(B) If any person does by force or threat of force, willfully injure, intimidate or interfere
with, or attempt to injure, intimidate or interfere with, or oppress or threaten any other person
in the free exercise or enjoyment of any right or privilege secured to him or her by the
Constitution or laws of the State of West Virginia or by the Constitution or laws of the
United States, because of such other person’s race, color, religion, ancestry, national origin,

person to surveil a person for no legitimate purpose. 5. On more than one occasion makes a false report to a law
enforcement, credit or social service agency. 6. Interferes with the delivery of any public or regulated utility to a
person.”); CONN.GEN.STAT.ANN. §§53-182b, 53a-183; IND.CODE ANN. §35-45-2-2; IOWA CODE ANN. §708.7; 18-7903;
KAN.STAT.ANN. §21-4113; MO.ANN.STAT. §565.090; N.D.CENT.CODE §12.1-17-07; OKLA.STAT.ANN. tit.21 §1172;
TENN.CODE ANN. §39-17-308; TEX.PENAL CODE ANN. §42.07; UTAH CODE ANN. in §76-5-106.
18 E.g., ALA.CODE §13A-11-8(a)(1) (A person commits the crime of harassment if, with intent to harass, annoy, or
alarm another person, he or she either: a. Strikes, shoves, kicks, or otherwise touches a person or subjects him or her to
physical contact. b. Directs abusive or obscene language or makes an obscene gesture towards another person.”);
ALASKA STAT. §11.61.122; NEW YORK PENAL LAW §240.25; ORE.REV.STAT. §166.065; PA.STAT.ANN. tit. 18 §2709.
19 See also, DEL.CODE ANN. tit.11 §1311, 1312; MINN.STAT.ANN. §609.749; OKLA.STAT. ANN. tit.21 §850;
WASH.REV.CODE ANN. §9A.46.020; WIS.STAT.ANN. §947.013.
20 E.g., ORE.REV.STAT. §166.155(1)(A person commits the crime of intimidation in the second degree if the person: ...
(c) Intentionally, because of the persons perception of race, color, religion, national origin or sexual orientation of
another or of a member of the others family, subjects such other person to alarm by threatening: (A) To inflict serious
physical injury upon or to commit a felony affecting such other person, or a member of the person’s family; or (B) To
cause substantial damage to the property of the other person or of a member of the other person’s family.).
21 ALA.CODE §13A-5-13; ARIZ.REV.STAT.ANN. §13-702; CAL. PENAL CODE §422.75; CONN.GEN.STAT.ANN. §53a-40a;
DEL.CODE ANN. tit.11 §1304; FLA.STAT.ANN. §775.085; HAWAII REV.STAT. §706-662; ILL.COMP.LAWS ANN. ch.720
¶5, §12-7.1; IOWA CODE §729A.2; KAN.STAT.ANN. §21-4716; KY.REV.STAT.ANN. §532.031; LA.REV.STAT.ANN.
§14:40.4; ME.REV.STAT.ANN. tit.17-A, §1151; MINN.STAT.ANN. §244 App.II.D.2; MO. ANN.STAT. §557.035;
MONT.CODE ANN.§45-5-222; NEV.REV.STAT. §207.185; N.H.REV. STAT.ANN. §651:6; N.J.STAT.ANN. §2C:16-1; N.Y.
PENAL LAW §485.05; N.C.GEN.STAT. §14-3; OHIO REV. CODE ANN. §2927.12; PA.STAT.ANN. tit.18 §2710;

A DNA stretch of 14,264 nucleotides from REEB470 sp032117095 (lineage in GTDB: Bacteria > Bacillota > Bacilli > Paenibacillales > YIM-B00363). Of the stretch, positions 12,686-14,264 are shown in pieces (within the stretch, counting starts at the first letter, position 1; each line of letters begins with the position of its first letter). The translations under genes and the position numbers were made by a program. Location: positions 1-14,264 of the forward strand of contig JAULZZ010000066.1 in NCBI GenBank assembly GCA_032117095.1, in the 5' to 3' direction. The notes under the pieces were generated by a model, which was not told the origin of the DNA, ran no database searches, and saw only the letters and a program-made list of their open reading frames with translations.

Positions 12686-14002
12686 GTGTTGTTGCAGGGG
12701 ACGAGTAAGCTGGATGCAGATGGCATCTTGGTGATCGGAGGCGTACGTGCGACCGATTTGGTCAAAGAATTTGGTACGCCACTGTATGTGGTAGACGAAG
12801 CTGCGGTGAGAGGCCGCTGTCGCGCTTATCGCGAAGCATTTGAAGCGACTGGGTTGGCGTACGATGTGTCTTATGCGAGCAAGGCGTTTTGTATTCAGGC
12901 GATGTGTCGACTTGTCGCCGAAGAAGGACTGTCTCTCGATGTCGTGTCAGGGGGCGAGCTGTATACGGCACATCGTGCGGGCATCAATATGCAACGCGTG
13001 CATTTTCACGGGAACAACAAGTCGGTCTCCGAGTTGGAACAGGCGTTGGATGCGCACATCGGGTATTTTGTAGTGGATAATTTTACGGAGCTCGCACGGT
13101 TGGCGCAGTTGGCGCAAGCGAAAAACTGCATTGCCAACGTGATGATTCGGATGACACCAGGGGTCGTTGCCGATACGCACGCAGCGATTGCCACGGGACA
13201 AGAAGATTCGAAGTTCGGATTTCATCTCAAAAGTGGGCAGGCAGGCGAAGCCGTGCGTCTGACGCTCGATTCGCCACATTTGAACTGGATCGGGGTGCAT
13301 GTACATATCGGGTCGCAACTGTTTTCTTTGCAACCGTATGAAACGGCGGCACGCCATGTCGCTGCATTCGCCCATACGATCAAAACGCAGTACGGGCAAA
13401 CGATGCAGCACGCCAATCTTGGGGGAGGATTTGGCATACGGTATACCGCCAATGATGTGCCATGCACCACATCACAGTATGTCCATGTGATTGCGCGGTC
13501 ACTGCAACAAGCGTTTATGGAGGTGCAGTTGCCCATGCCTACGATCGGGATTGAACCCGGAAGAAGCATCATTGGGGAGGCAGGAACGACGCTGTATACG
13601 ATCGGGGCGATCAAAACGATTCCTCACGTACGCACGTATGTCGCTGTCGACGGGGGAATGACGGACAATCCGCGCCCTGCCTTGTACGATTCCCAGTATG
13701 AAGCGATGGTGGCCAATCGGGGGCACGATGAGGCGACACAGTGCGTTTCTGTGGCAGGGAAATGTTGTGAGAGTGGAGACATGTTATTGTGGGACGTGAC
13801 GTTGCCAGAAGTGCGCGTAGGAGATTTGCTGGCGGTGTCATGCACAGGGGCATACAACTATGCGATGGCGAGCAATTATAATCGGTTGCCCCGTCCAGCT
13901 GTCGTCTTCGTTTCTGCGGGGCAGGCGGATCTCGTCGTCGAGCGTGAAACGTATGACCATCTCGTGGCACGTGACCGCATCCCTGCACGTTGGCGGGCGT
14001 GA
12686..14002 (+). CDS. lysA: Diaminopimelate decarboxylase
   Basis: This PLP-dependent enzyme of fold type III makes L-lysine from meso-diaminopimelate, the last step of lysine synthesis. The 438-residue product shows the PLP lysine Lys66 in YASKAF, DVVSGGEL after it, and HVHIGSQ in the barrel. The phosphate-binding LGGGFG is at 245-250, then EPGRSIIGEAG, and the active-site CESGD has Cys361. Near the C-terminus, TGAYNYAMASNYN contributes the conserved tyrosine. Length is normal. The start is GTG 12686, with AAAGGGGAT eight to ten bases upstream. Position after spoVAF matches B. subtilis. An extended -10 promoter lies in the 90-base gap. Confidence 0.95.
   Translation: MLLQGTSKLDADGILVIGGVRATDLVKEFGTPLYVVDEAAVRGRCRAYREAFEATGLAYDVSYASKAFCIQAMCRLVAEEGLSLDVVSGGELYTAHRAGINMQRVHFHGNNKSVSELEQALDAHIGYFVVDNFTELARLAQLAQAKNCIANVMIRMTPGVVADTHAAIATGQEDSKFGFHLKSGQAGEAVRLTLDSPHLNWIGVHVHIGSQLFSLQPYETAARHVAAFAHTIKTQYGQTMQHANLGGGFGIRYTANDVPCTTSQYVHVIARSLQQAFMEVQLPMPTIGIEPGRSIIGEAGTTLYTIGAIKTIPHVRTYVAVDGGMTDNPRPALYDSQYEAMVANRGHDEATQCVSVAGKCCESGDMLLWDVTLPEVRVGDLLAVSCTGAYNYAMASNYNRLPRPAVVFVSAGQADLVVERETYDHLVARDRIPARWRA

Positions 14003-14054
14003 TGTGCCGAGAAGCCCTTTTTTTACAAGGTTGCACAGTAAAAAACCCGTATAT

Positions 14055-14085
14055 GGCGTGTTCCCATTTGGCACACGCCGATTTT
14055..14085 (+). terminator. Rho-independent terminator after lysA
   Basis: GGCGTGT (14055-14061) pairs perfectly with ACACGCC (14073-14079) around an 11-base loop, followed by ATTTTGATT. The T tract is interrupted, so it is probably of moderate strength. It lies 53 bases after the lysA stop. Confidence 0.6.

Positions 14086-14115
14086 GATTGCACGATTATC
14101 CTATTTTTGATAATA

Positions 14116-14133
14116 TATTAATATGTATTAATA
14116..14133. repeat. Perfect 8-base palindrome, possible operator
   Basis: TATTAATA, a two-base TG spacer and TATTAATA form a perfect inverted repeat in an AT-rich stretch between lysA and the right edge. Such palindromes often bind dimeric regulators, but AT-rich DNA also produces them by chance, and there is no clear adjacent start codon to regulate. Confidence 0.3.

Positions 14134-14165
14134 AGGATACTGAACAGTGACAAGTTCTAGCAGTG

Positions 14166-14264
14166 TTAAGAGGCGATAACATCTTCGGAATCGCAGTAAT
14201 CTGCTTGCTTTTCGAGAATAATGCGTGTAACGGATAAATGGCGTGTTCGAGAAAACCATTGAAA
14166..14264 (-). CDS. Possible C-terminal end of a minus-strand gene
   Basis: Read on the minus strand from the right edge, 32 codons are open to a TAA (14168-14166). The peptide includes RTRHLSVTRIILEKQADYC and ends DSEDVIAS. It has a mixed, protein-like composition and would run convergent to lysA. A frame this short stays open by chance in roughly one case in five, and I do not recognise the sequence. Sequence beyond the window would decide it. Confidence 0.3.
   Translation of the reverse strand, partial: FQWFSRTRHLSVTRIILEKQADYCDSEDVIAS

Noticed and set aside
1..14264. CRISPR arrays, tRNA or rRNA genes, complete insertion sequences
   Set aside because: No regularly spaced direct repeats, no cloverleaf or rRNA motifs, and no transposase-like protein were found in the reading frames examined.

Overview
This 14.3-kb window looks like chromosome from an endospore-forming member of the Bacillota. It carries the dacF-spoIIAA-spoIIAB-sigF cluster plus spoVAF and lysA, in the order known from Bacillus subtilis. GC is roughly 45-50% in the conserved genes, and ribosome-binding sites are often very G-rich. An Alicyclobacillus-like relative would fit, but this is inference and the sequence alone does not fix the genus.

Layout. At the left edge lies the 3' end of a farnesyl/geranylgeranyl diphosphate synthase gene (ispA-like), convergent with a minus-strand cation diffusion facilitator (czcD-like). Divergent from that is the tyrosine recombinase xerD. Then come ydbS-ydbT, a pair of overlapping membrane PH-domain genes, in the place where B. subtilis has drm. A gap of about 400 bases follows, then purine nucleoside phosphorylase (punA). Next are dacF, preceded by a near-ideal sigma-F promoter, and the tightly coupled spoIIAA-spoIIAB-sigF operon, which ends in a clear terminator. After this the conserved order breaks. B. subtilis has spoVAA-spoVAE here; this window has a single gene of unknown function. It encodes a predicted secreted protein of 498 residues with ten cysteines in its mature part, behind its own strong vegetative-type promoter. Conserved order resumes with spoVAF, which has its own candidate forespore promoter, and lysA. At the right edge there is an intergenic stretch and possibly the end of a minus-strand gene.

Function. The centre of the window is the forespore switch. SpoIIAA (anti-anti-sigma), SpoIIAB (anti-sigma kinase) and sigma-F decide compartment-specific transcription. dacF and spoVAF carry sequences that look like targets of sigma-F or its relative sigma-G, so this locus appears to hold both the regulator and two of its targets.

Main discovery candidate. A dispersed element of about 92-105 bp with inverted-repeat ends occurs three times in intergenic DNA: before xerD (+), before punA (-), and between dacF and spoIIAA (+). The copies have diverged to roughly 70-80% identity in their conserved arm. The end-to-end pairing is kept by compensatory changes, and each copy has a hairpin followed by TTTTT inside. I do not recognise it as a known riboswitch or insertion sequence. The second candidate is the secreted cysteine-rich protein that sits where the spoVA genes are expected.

R.I.GEN.LAWS §12-19-38; TENN.CODE ANN. §40-35-114; TEX.PENAL CODE §12.47; UTAH CODE ANN. §76-3-203.3;
VT.STAT.ANN. tit.13 §1456; W.VA. CODE §61-6-21(d); WIS.STAT.ANN. §939.645.

political affiliation or sex, he or she shall be guilty of a felony.... W.VA.CODE ANN. §61-6-22
No cross burning statute or law of similar comportment can be assessed without considerations of
its First Amendment implications. Generally, these statutes will pass constitutional muster so long
as they can be read only to proscribe expressive conduct that falls outside of the protection of the
First Amendment. The First Amendment provides that “Congress shall make no law ... abridging 23
the freedom of speech.” The Fourteenth Amendment’s due process clause imposes the same 24
restriction upon the states, many of whose constitutions house a comparable limitation on state 25
legislative action.
The First Amendment protects both pure speech and expressive conduct used to convey a 26
message or embody an ideology. However, the Supreme Court has long recognized that the First
Amendment does not afford all forms of expression absolute protection, and the government
constitutionally may prohibit the forms of expression that fall outside of the First Amendment’s 27
protections. The First Amendment permits “restrictions upon the content of speech in a few
limited areas, which are of such slight social value as a step to truth that any benefit that may be 28
derived from them is clearly outweighed by the social interest in order and morality.”
The proscribable categories of speech include, but are not limited to, obscenity,29 “fighting 3031
words,” and “true threats.” The Supreme Court recently decided a case analyzing the
constitutionality of a cross-burning statute, categorizing the prohibited conduct as a “true threat.”
Virginia v. Black considered the constitutionality of a Virginia statute that banned cross-burning 32
“with the intent to intimidate.” Men had been convicted under the statute in two separate cases, 33
which the Supreme Court consolidated and heard together. In the first case, Mr. Black burned a

22 See also, CAL. PENAL CODE §422.6; ME.REV.STAT.ANN. tit.17 §2931; MASS. GEN.LAWS ANN. ch.265 §37; S.C. CODE
ANN. §16-5-10; TENN.CODE ANN. §39-17-309.
23 U.S. Const. amend. I.
24 44 Liquormart, Inc. v. Rhode Island, 517 U.S. 484, 489 (1996); Gitlow v. New York, 268 U.S. 652, 666 (1925).
25 E.g., LA. CONST. Art. I §7; MD. DECL. RTS. Art. 40; MO. CONST. Art. I §8; N.H. CONST. Pt. I, art. 22; ORE. CONST.
Art. I §8; TEX. CONST. Art. I §8.
26 See Tinker v. Des Moines School Dist., 393 U.S. 503, 513-14 (1969) (finding that a school ban on armbands to
protest the Vietnam war was no less offensive to the Constitution than a ban on expressing that opinion verbally in
class discussions).
27 Chaplinsky v. State of New Hampshire, 315 U.S. 568, 571-72 (1942).